Our Justice Circle began as an idea, and was pitched to me by our Director of University Ministry, Gino Grivetti. Gino envisioned a group that would be dedicated to the discussion and development of actionable changes in our community through the overlapping lenses of social justice, Catholic Social Teaching, and our Franciscan Values. During our initial discussions, we partnered with Nora and Toby of the Franciscan Action Network (FAN) in Washington, DC, to both gather resources and discuss strategies for a smooth and successful running of the group. As the semester progressed, I recruited members from various clubs on campus, including the Black Student Union, Latinx Student Union, Aspiring Educators Club, SAFE (Sexual Advocacy For Everyone), Eco-Club, and others. Next, we discussed our meeting schedule and decided to meet twice a month over a meal. Finally, we made a list of justice issues to discuss at each meeting. At this point the real work was ready to begin!

We had time to hold three meetings during the second half of the fall semester 2022. At the first meeting we made initial introductions, but I also added some questions and handed out some prompts for a short discussion on what the term justice means to each member of the circle. This would allow the members of the group to begin our journey together with a common understanding. At the next meeting, we jumped right into the nitty gritty, and discussed the intersection of environmental and racial justice, specifically how climate change, pollution, and natural disasters disproportionately affect black and indigenous people of color around the world. It was an incredible meeting, which ended up going for more than double the time we had originally scheduled. Finally, at the last meeting of the semester, we discussed the various ways in which wealth inequality disproportionately harms women and people of color in the United States. That was another meeting which went almost double over the time we had scheduled.

Before the last two meetings, I sent an email with short videos and a few prompt questions dealing with the concepts (rather than the exact content) of the videos. At the meeting itself, I distributed a handout with one additional question that attempted to stir up a brainstorming session on what changes we can make regarding the topic. For example, on the matter of environmental justice, the question was raised as to whether we could participate in federal programs that would install solar panels on our campus buildings. Since one of the members of the Justice Circle is the leader of the Eco-Club, this spurred discussion on future opportunities to make an organized effort to work with our administration to cut down the university’s waste and carbon emissions. How about that for a discussion group!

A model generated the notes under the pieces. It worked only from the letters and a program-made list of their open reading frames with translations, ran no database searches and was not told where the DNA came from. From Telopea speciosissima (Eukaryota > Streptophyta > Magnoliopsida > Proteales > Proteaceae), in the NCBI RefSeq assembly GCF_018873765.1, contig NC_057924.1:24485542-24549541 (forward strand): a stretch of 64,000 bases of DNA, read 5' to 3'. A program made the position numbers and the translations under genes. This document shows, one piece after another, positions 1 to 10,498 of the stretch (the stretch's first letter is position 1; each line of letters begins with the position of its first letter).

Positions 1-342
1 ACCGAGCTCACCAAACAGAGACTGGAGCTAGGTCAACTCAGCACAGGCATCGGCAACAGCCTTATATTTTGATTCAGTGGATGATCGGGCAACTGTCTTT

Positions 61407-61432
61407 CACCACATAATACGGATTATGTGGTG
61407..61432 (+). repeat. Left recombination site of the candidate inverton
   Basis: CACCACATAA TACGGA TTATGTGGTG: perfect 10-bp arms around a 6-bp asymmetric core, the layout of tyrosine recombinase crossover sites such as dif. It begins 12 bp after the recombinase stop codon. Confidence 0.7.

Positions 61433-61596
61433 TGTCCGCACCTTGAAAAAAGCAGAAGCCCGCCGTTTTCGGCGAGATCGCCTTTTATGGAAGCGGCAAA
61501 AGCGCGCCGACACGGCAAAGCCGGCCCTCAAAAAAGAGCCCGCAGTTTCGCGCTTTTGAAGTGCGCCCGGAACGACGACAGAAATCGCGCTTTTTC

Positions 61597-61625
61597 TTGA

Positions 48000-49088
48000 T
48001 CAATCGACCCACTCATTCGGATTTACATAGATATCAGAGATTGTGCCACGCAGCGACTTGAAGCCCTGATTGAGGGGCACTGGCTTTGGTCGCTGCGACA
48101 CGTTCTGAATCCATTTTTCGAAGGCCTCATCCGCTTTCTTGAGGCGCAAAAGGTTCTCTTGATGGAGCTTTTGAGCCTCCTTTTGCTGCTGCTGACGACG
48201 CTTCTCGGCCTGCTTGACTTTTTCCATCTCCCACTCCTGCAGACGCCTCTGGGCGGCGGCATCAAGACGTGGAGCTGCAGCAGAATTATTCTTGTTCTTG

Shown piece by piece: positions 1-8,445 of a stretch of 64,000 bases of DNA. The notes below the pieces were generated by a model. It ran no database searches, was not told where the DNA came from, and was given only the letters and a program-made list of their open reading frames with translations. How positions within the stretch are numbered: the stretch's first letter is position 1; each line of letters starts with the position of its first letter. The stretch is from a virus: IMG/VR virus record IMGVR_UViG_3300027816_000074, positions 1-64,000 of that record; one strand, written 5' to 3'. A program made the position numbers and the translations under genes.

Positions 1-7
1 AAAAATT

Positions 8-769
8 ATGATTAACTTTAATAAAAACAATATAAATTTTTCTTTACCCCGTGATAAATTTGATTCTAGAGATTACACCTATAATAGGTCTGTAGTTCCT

This is just a small example of what is possible when a dedicated group of involved students get together and exchange ideas and analyses of contemporary social, political, economic, and racial issues. The Catholic Franciscan heritage provided by the history and tradition of Cardinal Stritch University has proven to be a solid base for us to develop a deeper understanding of the problems facing people in the world today and to dream of the changes that we can actualize in our community as dedicated university students.

In the spring semester, we plan to continue with a similar gameplan: recruiting more members from clubs already dedicated to celebrating and defending the identity of students on campus and hosting bi-monthly meetings on the intersectional ways that injustice penetrates society. Additionally, we are planning a Mission Trip with the Franciscan Servant Scholars (FSS), which is a service-learning scholarship program also sponsored by University Ministry. With some fundraising, this should prove to be a pivotal semester that will showcase exactly what the clever, yet clear and devoted conscience of the Catholic intellectual tradition of Sts. Francis and Clare of Assisi, can accomplish!

Published in: on January 12, 2023 at 10:30 am  Comments (1)  

Faith in Democracy Interfaith Vigil Address

By Bishop John Stowe, OFM Conv.

On January 5, 2023, Franciscan Action Network and Light4America hosted “Faith in Democracy Interfaith Vigil.” We invited various faith leaders from different traditions to pray with us for unity and hope in our country. The following reflection was offered by Bishop John Stowe, OFM Conv., Bishop of Lexington in Kentucky.